If you think that you can’t make a social statement with instrumental music, you are misinformed. When looking throughout the history of American Jazz, there are no shortage of artists who used their ability as musicians and composers to illuminate the events, dreams and aspirations of the down-trodden and the revolutionaries. Popular soul artists like Marvin Gaye, Bob Marley and Curtis Mayfield, who all created prophetic records like “What’s Going On,” “Concrete Jungle” and “Pusherman” took their inspirational cues from luminaries of improvisation like Max Roach, Charles Mingus and Duke Ellington. While each of those three geniuses made political noise individually, it was together, in 1963, that the drummer, bassist and pianist got into a room with notions of social change and came out with Money Jungle, an instant classic of an LP that leaves little doubt where the mind frame of the musicians were at the time.
Cut to 50 years later. Drummer Terri Lyne Carrington is making her own statement. She used 2011’s The Mosaic Project featuring an all-female cast, as a platform for empowerment for women and all people of color. When that album won a Grammy last year, Carrington set her sights on her next project, her own take on Ellington, Roach and Mingus’ lauded album, Money Jungle: Provocative in Blue. The Mosaic Project thrived due to the extended list of musicians and singers, like Nona Hendryx, Esperanza Spalding, Patrice Rushen, Sheila E., Helen Sung, Gretchen Parlato, Money Jungle’s strength is its triumvirate of Carrington on drums, Christian McBride on bass and pianist Gerald Clayton. Ranging in age from 28 to 47, the trio gave a fresh perspective to the lauded material.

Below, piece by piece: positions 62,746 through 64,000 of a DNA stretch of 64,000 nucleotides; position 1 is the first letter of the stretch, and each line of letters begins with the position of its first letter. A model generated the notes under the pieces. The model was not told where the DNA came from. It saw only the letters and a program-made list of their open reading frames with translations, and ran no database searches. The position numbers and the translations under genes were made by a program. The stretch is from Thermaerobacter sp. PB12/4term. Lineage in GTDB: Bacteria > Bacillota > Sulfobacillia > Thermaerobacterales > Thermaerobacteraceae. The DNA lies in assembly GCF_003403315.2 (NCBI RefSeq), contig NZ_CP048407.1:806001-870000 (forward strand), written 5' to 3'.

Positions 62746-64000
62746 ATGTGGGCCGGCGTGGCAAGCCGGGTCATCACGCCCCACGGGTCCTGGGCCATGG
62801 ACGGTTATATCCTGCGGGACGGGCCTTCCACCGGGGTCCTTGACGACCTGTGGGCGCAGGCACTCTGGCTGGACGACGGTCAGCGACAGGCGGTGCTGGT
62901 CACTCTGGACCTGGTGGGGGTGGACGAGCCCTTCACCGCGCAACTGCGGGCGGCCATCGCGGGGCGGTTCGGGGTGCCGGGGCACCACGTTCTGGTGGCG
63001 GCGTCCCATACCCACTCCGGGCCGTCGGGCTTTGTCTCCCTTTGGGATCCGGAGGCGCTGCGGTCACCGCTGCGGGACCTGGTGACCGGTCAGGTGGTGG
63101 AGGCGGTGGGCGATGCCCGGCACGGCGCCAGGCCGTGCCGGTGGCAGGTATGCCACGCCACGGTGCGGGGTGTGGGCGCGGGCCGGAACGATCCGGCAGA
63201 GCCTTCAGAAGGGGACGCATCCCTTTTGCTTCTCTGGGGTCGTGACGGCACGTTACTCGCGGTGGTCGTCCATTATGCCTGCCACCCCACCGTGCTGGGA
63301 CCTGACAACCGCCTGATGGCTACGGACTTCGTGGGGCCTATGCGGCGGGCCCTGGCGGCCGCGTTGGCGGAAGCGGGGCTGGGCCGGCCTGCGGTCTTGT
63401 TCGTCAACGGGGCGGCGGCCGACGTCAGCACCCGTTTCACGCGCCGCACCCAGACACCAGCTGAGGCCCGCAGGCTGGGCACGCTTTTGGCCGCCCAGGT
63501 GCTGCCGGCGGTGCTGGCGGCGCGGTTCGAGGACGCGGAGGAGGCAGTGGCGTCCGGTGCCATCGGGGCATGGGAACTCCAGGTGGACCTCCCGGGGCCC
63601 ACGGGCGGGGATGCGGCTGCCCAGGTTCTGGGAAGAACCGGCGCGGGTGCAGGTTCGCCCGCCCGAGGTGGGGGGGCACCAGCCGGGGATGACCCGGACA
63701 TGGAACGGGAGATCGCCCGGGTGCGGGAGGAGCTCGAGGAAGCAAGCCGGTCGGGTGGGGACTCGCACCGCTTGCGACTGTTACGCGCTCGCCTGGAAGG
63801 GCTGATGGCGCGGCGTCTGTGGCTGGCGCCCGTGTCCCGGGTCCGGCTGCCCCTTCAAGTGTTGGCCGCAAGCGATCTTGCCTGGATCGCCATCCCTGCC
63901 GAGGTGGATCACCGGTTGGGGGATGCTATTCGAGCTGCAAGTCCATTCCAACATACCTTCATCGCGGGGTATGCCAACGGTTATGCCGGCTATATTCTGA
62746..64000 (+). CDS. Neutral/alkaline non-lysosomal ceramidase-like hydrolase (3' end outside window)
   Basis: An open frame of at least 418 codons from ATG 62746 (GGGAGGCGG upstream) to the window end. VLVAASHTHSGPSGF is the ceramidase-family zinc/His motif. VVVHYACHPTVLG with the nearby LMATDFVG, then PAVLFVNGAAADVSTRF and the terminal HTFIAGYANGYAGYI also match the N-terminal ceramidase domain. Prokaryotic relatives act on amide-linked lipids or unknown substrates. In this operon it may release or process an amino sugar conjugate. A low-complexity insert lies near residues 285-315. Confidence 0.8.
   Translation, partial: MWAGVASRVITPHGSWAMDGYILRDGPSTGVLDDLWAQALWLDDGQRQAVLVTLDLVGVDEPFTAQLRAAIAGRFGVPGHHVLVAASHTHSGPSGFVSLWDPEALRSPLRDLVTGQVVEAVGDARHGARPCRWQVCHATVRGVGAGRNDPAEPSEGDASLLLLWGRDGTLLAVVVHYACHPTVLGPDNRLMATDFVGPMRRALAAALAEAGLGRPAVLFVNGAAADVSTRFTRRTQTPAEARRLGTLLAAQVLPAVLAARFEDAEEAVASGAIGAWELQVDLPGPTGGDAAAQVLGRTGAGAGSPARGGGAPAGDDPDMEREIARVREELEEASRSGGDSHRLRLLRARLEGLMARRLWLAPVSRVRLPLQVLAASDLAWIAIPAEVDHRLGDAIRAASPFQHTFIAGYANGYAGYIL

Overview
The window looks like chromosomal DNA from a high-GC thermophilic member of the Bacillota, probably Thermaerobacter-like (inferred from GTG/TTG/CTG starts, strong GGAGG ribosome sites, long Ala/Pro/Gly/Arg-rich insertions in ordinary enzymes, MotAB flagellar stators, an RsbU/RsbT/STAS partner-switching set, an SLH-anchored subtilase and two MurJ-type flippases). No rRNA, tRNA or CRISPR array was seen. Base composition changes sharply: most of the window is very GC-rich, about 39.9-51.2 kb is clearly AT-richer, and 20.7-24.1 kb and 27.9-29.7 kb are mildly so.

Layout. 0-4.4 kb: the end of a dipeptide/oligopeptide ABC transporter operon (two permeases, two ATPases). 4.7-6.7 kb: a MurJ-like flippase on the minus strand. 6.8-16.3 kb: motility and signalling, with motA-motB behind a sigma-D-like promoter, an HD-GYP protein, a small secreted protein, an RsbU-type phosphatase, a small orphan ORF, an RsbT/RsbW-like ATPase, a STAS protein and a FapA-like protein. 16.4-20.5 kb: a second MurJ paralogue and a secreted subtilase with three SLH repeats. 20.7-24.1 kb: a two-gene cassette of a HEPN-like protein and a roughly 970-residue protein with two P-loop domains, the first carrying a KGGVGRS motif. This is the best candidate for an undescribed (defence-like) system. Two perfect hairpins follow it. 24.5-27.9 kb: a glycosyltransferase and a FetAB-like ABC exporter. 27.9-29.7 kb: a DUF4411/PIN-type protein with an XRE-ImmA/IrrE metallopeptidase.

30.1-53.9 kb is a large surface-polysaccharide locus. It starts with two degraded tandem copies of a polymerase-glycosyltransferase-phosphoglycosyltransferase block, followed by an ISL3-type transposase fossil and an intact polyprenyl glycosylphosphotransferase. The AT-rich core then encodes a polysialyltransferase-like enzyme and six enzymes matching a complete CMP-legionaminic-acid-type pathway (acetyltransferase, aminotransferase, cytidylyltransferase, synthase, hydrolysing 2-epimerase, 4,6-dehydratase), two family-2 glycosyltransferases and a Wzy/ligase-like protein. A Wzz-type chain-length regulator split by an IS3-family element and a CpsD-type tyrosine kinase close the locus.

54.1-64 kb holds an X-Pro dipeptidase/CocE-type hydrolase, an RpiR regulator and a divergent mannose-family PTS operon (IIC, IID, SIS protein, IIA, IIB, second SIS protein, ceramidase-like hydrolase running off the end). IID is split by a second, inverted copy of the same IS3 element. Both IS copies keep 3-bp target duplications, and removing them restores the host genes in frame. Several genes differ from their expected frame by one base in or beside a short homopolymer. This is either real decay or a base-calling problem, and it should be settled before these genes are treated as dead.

The opening title track cuts right to the heart of the matter. Fueled by McBride’s stomping bass line, “Money Jungle” has an accusatory feel that points the finger at those who live by the ideal of the spoken word intro; “You have to create a problem to create a profit.” That revelation sets the tone for the rest of the album. The trio’s treatment of the album’s material walked that fine line between respect and adventure.
Their take on “Fleurette Africain” is misty and atmospheric, while “Wig Wise” and “Very Special” called for a more traditional execution. Carrington’s drumming is tempered when it needed to be and furious when it needed to be, however while her performance was typically outstanding, it was her prowess as a producer and arranger (as it was on The Mosaic Project) that gave the album its uniqueness. Money Jungle: Provocative in Blue is not a tribute as much as it is a revisit to a time and mind set of a people who wanted change. It is an application of those emotions to the context of society today, and it came right on time.
By Matthew Allen